Another type of closed collocation is the formulaic utterance which is used in very specific contexts. Examples of these are 'once upon a time' , 'suffice it to say', 'unaccustomed as I am', 'be upstanding in court,' 'time, gentlemen, please'. A characteristic of these formulae is that they allow us to predict the situation in which they will occur.

A less fixed form of collocation is seen in such combinations as 'heavy rain', 'uphill battle', 'pay attention'. In examples of this kind one or other element may be substituted by a synonym:
'heavy downpour', 'uphill struggle', 'pay heed'.

Another kind of collocation is more accurately described as 'colligation' in which there is a relationship between the grammatical form of a word and the meaning in a particular combination. In the example previously mentioned, 'hooligan element' there is an inherent disapproval of that particular group. If we take the phrase 'an element of hooliganism' the emphasis has shifted to suggest that there was only an insignificant amount of anti-social behavior. The difference lies in the combination of an adjectival noun with the word 'element'. Similarly we can compare the phrase 'way back' (a long time ago) to 'back way' (back entrance).

Language studies in the nineties have focused much more on the lexical element of grammar than on structure, function or pragmatics. The concept of 'chunking' illustrates the way in which we acquire the lexical component of our native language in prefabricated phrases (Nattinger and DeCarrico,1992, p.xv) rather than through individual words. Learners of a second language need to 'rediscover' this facility if they are to cope with collocation and it effects. If learners are introduced to this feature of vocabulary at an early stage they will be more readily able to accept it and recognize it than if it is left to later stages of their development.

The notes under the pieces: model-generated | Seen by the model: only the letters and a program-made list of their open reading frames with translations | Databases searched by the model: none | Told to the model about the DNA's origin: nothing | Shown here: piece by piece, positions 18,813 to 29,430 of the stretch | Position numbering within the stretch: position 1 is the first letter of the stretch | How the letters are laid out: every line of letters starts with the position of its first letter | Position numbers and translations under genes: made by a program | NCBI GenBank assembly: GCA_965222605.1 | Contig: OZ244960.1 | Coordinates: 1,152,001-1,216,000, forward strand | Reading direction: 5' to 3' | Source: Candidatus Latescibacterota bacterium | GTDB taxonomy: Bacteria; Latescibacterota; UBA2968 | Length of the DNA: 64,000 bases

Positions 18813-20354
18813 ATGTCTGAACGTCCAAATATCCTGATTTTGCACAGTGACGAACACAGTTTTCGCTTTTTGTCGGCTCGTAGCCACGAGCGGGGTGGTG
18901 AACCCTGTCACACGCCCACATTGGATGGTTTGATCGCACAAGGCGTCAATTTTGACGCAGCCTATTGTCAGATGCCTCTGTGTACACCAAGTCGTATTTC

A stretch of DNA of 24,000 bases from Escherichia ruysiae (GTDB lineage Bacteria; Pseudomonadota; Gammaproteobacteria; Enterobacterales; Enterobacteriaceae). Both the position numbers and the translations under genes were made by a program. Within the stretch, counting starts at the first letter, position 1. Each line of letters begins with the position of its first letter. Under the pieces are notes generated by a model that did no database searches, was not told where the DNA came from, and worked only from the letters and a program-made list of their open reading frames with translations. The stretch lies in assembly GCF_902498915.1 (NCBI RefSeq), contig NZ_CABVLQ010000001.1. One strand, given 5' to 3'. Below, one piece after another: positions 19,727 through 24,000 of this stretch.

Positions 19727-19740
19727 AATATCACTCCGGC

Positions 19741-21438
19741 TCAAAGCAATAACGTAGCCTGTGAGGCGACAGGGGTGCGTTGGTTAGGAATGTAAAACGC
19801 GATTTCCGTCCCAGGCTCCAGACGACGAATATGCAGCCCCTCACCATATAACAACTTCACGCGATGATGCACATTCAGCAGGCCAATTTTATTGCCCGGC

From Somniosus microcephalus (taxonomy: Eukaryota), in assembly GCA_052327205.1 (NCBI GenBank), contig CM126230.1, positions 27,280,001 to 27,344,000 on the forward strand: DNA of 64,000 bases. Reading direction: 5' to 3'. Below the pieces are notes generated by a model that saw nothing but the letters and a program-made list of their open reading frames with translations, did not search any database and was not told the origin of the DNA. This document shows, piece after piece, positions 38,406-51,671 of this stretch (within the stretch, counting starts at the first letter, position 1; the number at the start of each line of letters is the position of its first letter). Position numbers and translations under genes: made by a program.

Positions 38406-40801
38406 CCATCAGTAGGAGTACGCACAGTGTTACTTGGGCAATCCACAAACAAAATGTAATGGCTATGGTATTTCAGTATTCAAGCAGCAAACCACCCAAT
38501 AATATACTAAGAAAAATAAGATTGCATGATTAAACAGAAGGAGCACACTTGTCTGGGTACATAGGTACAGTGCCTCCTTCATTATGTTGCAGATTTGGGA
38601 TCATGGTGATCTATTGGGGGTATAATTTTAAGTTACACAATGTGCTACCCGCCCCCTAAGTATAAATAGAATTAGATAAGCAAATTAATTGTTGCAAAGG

Implications for the Classroom

Learners need to be aware:
a) that meaning derives not only from the relationship of a word to the external feature it denotes but from the way it combines with other words within the sentence;
b) of the need to record collocations as discrete lexical items and not try to learn vocabulary word by word. This can be done from the very start of their language learning when they meet such collocations as a loaf of bread, a packet of cigarettes, a bar of soap, a pair of socks.;
c) authentic texts are more likely to contain useful collocations than specially constructed texts;
d) training is needed on how to spot a collocation or a cluster and determine its boundaries.

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  1. valerie gilardi Says:

    Wow, That explanation on collocations was just so excellent as I understand precisely this dilema. Thank you for putting energy into sharing this concept. Sincerely, Valerie

  1. Baba Says:

    i see that this is an appropriate article for teachers of ESL, etc. but most initial teaching is done by teachers who don't have adequate command of the language themselves therefore, it is hard for them to explain meaning in terms of collocations. here, in anglophone Africa a radical new approach should be adopted towards the whole question of teaching ESL, especially teaching meaning.

  1. Brenda Townsend Hall Says:


    Well, I can see you have a problem if your teachers are themselves not proficient in the language they teach. I have no solutions I fear.
    My concept of a teacher is of somebody who not only has an in-depth subject knowledge but who can also understand effective learning and teaching strategies. If your teachers lack these fundamentals then I am not sure how they expect to be able to teach. There is no "radical new approach". Teachers have to know their subject and have to be able to deliver effective lessons. No "new approach" can recompense for the ignorance of teachers.

  1. Bill Bartmann Says:

    Hey good stuff...keep up the good work! :)